What is the Saudi Aramco IPO?
The Saudi Arabian economy is almost entirely dependent on oil exports, and diversifying it has become crucial. As part of its plan to reduce this dependence, Saudi Arabia’s leadership recently floated part of its giant state oil company, Saudi Aramco, on the Saudi stock exchange, selling shares in what was the biggest IPO (Initial Public Offering) in history. We talk to Dr Ellen Wald, author of Saudi Inc.: The Arabian Kingdom’s Pursuit of Profit and Power, about the importance of this move to the oil and gas industry.
Can you tell us a bit about the background to the IPO?
Prince Mohammad announced the idea for the IPO in a seemingly offhand remark in 2016 during an interview with The Economist, but it was delayed for several years because the company was not in a position to list publicly. Saudi Aramco first needed to create a new fiscal regime so it could present accounting that met a modicum of international standards.
Why is it so significant?
The Aramco IPO is not immediately significant to the oil market. It is an offering of a very small portion of the company and will not impact the production of oil right now. However, it is a sign of the Saudi government’s increasing involvement in its country’s oil strategy. This could have long-term impacts.
Who can buy shares?
At the moment, shares are mostly limited to Saudi and GCC nationals, as well as regional institutions and foreign investment funds and banks. Global investors can best access Aramco shares by purchasing into a fund that invests in the company.
How was the initial sale received by the markets?
The IPO was made on the Saudi stock exchange, Tadawul,
and the company quickly rose above a $2 trillion market cap. Since then, the stock has fallen significantly. There is very low-volume trading and the initial success must be viewed in line with the influence and manipulation of the Saudi government.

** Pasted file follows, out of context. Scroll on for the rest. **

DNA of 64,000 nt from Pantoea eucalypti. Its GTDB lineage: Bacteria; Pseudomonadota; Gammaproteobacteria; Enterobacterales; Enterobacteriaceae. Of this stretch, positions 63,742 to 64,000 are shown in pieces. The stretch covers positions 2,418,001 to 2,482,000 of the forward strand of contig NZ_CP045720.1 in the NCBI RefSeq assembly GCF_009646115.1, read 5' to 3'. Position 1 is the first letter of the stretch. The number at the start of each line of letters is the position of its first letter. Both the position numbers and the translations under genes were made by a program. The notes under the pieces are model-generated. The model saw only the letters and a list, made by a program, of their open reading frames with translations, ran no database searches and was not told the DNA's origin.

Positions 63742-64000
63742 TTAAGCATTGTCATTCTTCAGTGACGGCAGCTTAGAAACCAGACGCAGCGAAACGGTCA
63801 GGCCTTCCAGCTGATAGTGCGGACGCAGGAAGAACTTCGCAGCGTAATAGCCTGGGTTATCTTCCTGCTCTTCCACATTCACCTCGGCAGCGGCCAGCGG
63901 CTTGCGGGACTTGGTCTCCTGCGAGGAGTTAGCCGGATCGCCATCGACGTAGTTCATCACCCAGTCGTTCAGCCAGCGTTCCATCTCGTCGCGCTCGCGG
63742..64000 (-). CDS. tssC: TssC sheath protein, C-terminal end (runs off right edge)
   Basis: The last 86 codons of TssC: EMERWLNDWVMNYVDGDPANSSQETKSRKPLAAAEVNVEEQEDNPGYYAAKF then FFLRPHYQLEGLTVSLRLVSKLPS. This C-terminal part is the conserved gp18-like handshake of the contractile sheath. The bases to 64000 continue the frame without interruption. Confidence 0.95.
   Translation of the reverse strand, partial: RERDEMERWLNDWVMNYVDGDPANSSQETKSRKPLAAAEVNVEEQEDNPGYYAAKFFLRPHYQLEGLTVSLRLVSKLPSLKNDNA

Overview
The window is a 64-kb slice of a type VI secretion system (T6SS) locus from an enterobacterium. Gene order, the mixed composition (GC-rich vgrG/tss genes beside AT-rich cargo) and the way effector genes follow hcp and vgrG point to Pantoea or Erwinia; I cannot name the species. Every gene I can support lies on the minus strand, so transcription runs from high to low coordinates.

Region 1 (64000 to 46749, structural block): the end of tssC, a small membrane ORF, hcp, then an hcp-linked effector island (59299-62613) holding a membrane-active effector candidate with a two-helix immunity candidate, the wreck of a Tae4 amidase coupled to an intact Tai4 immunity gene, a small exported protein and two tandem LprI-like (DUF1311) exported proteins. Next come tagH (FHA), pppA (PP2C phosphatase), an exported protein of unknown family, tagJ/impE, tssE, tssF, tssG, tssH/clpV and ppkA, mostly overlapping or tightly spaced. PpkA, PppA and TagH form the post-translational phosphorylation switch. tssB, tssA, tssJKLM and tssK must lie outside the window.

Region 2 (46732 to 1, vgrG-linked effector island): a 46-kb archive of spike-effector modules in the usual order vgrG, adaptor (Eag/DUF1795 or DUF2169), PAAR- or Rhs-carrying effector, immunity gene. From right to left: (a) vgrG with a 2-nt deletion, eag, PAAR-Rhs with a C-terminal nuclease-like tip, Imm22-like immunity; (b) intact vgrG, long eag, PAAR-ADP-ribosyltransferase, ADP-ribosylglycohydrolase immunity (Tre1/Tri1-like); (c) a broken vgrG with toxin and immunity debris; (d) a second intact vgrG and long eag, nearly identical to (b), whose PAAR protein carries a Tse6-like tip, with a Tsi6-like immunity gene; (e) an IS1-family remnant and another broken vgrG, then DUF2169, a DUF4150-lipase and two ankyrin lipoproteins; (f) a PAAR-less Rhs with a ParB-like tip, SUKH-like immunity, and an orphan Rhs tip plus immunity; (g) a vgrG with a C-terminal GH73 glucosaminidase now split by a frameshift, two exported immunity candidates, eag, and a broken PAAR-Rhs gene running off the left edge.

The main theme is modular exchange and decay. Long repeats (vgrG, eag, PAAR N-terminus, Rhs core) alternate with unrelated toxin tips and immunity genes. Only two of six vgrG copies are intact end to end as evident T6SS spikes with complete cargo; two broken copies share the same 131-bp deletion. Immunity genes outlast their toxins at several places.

How will the money raised through the IPO be used?
We don’t know how the money raised through the IPO will be used; however, we do know that Aramco will not see the proceeds of the IPO. Originally, Prince Mohammad wanted to transfer ownership of Aramco to the Saudi sovereign wealth fund before the IPO and give the proceeds to that fund. However, the transfer never occurred and no one knows where the money from the IPO went.
What does this tell us about the future of the oil industry?
The biggest concern for the future of the oil industry is that the new-found influence of the Saudi government on Aramco will mean decreased capex spending for the company. Saudi Aramco has been the leader in capex over the last few years, and a cut in spending could mean that the industry will see problems in long-term development.
What difference will the IPO make to the day-to-day business of Saudi Aramco?
The biggest difference is that Aramco cannot provide as much in the form of free services and goods to the Saudi government and people as it once did. The other difference is that the Saudi energy ministry may now be incentivised to promote higher revenue for the company, which generally would result from encouraging higher production rates.
Further Reading on Oil and Gas Activity in Saudi Arabia
The First Discoveries of Oil in Saudi Arabia
Michael Quentin Morton
In the 1930s, Chief geologist at Casoc and Aramco expat, Max Steineke revolutionised hydrocarbon exploration in the Middle East using structure drilling - which led to some of the first discoveries of oil in Saudi Arabia.
This article appeared in Vol. 15, No. 1 - 2018
The Road to OPEC 1960
Rasoul Sorkhabi, Ph.D
Holding 77% of world's proven oil reserves and delivering 41% of production, OPEC has a powerful place in our world. Here we review how OPEC began and rose to its current position.
This article appeared in Vol. 7, No. 5 - 2016
The Emergence of the Arabian Oil Industry
Rasoul Sorkhabi, Ph.D.
In terms of petroleum reserves and production, the Middle East is second to none. The stories behind the first discoveries in Bahrain, Saudi Arabia and Kuwait in the 1930s are also intriguing.
This article appeared in Vol. 5, No. 6 - 2008